Barry Reeves (2), Brian Belshaw, Brian Godding, Jim Cregan, Kevin Westlake, Poli Palmer
They never had any commercial success in the U.K. or the U.S., but Blossom Toes were one of the more interesting British psychedelic groups of the late '60s. Starting as the Ingoes, just another of thousands of British R&B/beat bands of the mid-'60s, the group hooked up with legendary impresario Giorgio Gomelsky (early mentor of the Stones and manager of the Yardbirds and Soft Machine, among others) in 1966. Gomelsky changed their name and put them on his Marmalade label. Their 1967 debut LP was miles away from R&B, reflecting an extremely British whimsy and skilled, idiosyncratic songwriting more in line with Ray Davies. After some personnel changes, the group released their second (and final) album a couple years later. Another extremely accomplished work, it was markedly different in character than their first effort, showing a far more sober tone and heavier, guitar-oriented approach. The group broke up at the end of the decade; members Brian Godding and Brian Belshaw formed the equally obscure B.B. Blunder, and Godding became active on the fringes of the British experimental rock scene.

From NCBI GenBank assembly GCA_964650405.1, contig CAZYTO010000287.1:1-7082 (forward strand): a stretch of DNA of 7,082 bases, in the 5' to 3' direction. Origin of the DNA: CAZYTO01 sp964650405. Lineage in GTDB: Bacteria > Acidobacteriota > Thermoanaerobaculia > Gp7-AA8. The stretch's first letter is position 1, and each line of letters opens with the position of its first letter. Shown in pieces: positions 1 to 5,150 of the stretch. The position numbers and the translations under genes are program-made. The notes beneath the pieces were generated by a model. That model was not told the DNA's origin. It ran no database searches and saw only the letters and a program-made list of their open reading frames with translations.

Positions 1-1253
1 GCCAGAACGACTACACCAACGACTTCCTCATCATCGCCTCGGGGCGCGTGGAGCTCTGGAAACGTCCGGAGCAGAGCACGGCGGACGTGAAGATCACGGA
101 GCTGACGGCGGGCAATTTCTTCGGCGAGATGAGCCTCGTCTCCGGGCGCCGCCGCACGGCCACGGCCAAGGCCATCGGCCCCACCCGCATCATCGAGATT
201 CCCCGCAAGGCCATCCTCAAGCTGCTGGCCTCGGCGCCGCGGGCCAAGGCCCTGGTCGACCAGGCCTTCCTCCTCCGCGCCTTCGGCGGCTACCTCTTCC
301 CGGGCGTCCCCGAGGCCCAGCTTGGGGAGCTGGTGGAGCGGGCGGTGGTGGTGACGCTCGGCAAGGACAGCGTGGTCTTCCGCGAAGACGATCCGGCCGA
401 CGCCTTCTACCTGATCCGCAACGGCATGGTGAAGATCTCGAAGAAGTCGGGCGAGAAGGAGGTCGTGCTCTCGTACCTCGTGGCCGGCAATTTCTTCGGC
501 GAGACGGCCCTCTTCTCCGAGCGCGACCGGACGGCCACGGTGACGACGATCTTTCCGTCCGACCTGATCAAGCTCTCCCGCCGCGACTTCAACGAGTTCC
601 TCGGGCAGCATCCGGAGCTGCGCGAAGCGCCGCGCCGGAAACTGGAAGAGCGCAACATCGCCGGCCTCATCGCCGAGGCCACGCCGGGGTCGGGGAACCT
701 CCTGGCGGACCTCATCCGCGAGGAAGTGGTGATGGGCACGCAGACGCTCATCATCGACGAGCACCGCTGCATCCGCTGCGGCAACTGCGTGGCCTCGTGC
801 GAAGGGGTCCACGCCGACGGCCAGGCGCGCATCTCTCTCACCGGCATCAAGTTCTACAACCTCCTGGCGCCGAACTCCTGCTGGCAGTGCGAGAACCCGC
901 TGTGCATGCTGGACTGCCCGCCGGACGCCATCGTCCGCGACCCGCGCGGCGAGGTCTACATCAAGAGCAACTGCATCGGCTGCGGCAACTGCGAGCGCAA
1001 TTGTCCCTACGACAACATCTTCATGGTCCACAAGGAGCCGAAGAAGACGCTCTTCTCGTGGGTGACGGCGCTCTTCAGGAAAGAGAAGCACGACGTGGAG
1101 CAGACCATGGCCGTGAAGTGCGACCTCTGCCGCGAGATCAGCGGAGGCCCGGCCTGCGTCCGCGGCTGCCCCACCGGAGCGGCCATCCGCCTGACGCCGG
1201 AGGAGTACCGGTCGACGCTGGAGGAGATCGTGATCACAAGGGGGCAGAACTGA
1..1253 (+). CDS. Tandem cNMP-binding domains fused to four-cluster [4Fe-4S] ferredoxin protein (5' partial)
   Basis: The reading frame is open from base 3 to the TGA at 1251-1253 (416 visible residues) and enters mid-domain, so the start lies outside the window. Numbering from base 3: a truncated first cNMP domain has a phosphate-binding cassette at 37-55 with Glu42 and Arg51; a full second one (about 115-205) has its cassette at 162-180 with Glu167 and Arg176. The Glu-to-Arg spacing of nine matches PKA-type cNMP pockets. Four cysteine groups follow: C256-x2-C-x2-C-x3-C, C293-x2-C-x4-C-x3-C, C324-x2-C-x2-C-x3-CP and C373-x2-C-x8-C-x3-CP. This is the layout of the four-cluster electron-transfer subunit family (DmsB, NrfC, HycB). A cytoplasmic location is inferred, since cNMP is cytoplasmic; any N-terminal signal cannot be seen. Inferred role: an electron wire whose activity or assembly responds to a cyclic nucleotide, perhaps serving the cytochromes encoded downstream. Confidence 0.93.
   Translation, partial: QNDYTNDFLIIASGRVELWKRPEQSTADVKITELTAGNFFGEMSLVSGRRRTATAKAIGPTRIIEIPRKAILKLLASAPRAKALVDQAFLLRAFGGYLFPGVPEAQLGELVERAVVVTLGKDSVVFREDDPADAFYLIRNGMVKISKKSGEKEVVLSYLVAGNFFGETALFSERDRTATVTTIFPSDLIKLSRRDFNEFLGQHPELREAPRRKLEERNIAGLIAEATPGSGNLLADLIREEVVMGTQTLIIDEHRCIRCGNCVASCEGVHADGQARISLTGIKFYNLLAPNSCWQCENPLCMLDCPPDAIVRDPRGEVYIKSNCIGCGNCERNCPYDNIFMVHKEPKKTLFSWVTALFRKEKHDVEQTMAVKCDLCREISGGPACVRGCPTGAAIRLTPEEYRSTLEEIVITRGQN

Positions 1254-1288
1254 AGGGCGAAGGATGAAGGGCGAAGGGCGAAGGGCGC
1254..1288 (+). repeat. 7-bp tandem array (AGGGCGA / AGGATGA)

Imagine the late-'60s Kinks crossed with a touch of the absurdist British wit of the Bonzo Dog Band, and you have an idea of the droll charm of Blossom Toes' debut album. Songwriters Brian Godding and Jim Cregan were the chief architects of the Toes' whimsical and melodic vision, which conjured images of a sun-drenched Summer of Love, London style. With its references to royal parks, tea time, watchmakers, intrepid balloon makers, "Mrs. Murphy's Budgerigar," and the like, it's a distinctly British brand of whimsy. It has since been revealed that sessionmen performed a lot of these orchestral arrangements, which embellished the band's sparkling harmonies and (semi-buried) guitars. But the cello, brass, flute, and tinkling piano have a delicate beauty that serves as an effective counterpoint. The group sings and plays as though they have wide grins on their faces, and the result is one of the happiest, most underappreciated relics of British psychedelia. [Ten bonus tracks were added to the 2007 Sunbeam edition.]